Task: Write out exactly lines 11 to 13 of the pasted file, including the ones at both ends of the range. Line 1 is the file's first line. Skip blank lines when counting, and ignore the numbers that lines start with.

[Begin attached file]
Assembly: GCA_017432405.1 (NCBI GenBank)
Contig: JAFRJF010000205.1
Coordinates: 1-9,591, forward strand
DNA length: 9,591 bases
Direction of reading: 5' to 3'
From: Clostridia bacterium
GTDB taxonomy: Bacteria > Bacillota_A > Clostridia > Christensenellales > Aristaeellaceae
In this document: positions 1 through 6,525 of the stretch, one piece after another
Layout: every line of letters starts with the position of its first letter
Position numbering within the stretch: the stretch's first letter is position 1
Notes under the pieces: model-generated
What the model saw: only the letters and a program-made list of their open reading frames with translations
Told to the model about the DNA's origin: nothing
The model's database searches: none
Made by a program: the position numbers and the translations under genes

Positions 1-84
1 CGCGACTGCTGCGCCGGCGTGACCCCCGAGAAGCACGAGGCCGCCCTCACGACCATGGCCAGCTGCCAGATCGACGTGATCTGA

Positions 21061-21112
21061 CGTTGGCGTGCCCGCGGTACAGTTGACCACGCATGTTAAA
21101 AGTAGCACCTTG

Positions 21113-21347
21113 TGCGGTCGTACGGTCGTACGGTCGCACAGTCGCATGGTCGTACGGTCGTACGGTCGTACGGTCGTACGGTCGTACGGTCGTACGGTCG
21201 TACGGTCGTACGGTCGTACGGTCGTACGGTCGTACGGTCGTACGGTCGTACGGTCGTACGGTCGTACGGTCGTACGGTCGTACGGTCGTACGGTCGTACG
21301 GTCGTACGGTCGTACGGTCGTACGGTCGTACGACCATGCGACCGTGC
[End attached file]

Notes under the pieces: model-generated
What the model saw: only the letters and a program-made list of their open reading frames with translations
Told to the model about the DNA's origin: nothing